Justice key to ensuring human rights for all Afghans – UN envoy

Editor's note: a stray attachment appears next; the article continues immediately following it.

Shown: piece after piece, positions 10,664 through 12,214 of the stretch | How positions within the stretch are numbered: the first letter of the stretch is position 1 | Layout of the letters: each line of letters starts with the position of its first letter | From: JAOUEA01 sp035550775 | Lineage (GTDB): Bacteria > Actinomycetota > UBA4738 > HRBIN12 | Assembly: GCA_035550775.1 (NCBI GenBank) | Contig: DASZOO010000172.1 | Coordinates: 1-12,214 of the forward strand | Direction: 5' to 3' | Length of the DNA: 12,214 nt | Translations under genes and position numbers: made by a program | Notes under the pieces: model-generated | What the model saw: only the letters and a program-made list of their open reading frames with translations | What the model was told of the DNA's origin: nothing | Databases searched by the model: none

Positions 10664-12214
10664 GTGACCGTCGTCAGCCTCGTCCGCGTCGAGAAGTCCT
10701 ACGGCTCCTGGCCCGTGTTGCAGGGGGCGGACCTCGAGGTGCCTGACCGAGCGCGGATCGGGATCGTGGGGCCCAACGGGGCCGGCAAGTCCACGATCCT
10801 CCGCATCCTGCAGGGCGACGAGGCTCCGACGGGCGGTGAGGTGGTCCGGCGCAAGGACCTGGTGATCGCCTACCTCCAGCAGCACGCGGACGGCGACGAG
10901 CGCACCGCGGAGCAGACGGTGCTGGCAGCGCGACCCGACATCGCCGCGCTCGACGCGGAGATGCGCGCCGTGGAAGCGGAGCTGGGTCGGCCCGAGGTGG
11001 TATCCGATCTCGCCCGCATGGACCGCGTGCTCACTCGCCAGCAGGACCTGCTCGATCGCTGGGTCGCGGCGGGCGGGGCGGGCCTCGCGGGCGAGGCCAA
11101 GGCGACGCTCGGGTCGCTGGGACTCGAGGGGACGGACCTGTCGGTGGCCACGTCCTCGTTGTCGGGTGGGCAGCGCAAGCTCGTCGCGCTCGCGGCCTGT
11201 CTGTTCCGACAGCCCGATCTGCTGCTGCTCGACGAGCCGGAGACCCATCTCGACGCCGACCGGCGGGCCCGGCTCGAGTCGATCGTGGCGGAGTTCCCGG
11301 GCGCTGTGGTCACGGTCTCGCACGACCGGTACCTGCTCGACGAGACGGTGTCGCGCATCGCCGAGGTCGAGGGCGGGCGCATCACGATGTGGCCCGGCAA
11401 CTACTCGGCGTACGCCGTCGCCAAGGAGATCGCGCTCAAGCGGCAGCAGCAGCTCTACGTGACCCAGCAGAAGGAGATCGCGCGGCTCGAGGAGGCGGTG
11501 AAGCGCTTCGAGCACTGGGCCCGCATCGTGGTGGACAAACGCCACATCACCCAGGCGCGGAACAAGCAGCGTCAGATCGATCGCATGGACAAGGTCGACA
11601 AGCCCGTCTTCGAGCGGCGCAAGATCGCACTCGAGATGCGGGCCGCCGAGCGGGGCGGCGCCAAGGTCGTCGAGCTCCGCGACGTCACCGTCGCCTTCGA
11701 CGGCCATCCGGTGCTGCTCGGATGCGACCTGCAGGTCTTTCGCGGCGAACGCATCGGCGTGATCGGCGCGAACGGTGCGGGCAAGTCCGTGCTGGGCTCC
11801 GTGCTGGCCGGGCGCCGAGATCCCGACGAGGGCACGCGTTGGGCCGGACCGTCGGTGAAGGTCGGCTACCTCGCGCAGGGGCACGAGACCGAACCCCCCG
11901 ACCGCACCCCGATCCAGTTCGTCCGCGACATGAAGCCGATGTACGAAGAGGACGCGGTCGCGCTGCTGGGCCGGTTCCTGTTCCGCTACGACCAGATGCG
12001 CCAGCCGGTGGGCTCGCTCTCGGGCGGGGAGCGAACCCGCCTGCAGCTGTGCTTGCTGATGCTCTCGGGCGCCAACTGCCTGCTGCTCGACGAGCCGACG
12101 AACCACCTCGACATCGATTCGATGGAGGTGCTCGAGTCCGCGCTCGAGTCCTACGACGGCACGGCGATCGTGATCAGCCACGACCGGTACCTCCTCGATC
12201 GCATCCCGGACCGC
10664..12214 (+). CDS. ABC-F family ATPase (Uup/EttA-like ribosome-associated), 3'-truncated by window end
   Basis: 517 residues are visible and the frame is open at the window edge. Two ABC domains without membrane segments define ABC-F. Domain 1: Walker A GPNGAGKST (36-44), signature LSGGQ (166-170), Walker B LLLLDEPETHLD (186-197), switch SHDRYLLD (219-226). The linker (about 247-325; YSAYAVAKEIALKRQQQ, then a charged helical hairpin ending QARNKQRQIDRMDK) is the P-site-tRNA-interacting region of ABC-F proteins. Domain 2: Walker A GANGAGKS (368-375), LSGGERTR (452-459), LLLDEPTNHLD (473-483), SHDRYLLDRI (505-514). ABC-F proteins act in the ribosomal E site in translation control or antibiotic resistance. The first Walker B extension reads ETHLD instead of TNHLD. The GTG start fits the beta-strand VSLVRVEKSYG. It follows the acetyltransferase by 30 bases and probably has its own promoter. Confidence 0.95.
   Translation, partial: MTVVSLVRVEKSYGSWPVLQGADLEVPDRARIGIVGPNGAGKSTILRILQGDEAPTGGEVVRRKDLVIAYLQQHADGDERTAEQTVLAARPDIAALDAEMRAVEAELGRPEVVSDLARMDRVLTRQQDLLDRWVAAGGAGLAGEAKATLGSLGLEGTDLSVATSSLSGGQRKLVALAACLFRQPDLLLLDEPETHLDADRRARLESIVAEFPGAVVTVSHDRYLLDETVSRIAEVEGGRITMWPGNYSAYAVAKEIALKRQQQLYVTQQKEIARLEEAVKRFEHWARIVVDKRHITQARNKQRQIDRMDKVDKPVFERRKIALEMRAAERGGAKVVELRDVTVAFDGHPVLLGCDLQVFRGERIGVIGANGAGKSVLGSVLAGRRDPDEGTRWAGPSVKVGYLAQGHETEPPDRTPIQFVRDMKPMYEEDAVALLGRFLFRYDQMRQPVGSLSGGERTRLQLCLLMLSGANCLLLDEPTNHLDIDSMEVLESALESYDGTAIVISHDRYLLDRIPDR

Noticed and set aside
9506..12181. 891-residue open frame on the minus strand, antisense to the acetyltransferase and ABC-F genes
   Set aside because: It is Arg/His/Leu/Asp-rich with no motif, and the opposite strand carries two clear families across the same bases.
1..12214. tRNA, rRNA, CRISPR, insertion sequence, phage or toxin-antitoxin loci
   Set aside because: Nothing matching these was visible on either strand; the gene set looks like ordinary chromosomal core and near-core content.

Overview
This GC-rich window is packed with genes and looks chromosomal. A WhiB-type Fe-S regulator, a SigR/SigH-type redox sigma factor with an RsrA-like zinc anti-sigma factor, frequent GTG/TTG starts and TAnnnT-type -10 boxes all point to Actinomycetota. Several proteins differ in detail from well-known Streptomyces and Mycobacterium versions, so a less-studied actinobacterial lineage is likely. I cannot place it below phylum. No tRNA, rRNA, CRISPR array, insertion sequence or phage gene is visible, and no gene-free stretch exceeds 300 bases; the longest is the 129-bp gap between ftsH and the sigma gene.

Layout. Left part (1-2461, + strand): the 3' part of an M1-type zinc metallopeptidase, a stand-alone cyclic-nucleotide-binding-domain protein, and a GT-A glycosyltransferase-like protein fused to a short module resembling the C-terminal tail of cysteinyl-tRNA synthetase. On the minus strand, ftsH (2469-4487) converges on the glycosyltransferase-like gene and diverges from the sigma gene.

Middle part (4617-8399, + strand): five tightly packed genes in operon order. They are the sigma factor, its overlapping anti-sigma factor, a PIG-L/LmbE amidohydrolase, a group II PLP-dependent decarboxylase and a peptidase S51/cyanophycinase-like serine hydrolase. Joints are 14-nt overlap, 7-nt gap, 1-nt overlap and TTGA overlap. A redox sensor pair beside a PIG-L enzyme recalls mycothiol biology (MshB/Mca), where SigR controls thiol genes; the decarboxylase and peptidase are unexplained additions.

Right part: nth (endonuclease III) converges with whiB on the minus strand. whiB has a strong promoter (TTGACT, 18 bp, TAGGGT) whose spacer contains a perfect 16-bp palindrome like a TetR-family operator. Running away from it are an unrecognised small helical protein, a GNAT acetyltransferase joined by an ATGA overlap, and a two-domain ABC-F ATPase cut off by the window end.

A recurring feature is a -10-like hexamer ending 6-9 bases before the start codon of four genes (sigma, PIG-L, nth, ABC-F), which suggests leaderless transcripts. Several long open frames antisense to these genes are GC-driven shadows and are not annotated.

21 July 2009The top United Nations envoy to Afghanistan today called for strengthening the country’s justice system, which he stressed is fundamental for ensuring the rule of law and respect for human rights. “The lack of proper access to justice leads to daily violations of human rights and to an atmosphere of impunity,” Kai Eide, the Secretary-General’s Special Representative, said at a human rights conference held in the capital, Kabul. “Laws are of critical importance. However, they will only be effective in protecting the individual if the mechanisms for enforcement exist, including a well functioning justice system,” he added.Mr. Eide, who also heads the UN Assistance Mission in Afghanistan (UNAMA), noted that the price for failing to improve the justice system – as well as strengthening the police – include lack of respect for rule of law, human rights violations, corruption and lack of economic development.Addressing the atmosphere of impunity also means tackling the crimes of the past, he said. “If we fail to address past violations of human rights, then we will not be able to ensure future respect for human rights.”The Special Representative said that while the country has made “significant” achievements in recent years and enabled millions to live a better life, much more remains to be done. The ongoing conflict and poverty are two factors which hamper the development of human rights in Afghanistan.“Both hold the development of human rights back. But both also make a broadly based fight for human rights all the more critical,” said Mr. Eide. Another issue that hampers development is the violence against women and their marginalization in society, he said. “No society has successfully developed and put poverty and misery behind without engaging the entire population – male and female.”While applauding the recent signing by the President of the Law on the Elimination of Violence against women, Mr. Eide said the challenge now will be to secure approval by Parliament and then ensure its enforcement. Also vital is for men to stand up more firmly against violence and discrimination, and for the mobilization of women, as well as political, religious and community leaders. On women’s participation, he noted that there are more female candidates standing for next month’s provincial council elections than during previous polls, and said he hoped there would be more than one female member of the new government to be formed later this year. “The problem is not a lack of competence. The problem is a lack of access,” he stated. “The fact that the Afghan Parliament has one quarter female members is a significant achievement. And it will gradually also have an impact on other government institutions. “However, the participation of women should not depend on Constitutional provisions only, but reflect an understanding of the need to bring women more fully into public life.”Mr. Eide added that the 20 August presidential and provincial council elections must be “credible, inclusive and fair. We need elections, where all Afghans can cast their ballots. And we need elections, where each candidate can campaign in an atmosphere of fairness.”In this regard, he voiced support for the conclusions of the Media Commission which today expressed concern about violations in the electoral process, particularly the interference of Government officials in favour of one candidate or another. “In the heat of the campaign nobody must forget that these elections are about more than who will win. They are about the legitimacy and the credibility of the governing institutions.”Meanwhile, the Secretary-General’s Deputy Special Representative has called for safe passage for humanitarian aid, as the worsening security situation continues to shrink the area of operations available to relief agencies. “Humanitarian actors have come under attack, have died, and supplies have been prevented from reaching urgently needed beneficiaries,” Robert Watkins told a news conference in Kabul today. “We appeal to those parties to allow humanitarian access into those areas so that all in the country can benefit from this international aid.”Last month alone saw at least four security incident targeting humanitarian workers in the country, according to the UN which, along with its partners, is trying to assist millions around the country made vulnerable by natural disasters, lack of access to basic social services, increasing food insecurity and the ongoing conflict. “Because of the security problems in the country, we are not able to access all the people that require assistance – so the issue of accessibility is at the top of our agenda,” said Mr. Watkins, who leads the Mission’s relief, recovery and reconstruction pillar.

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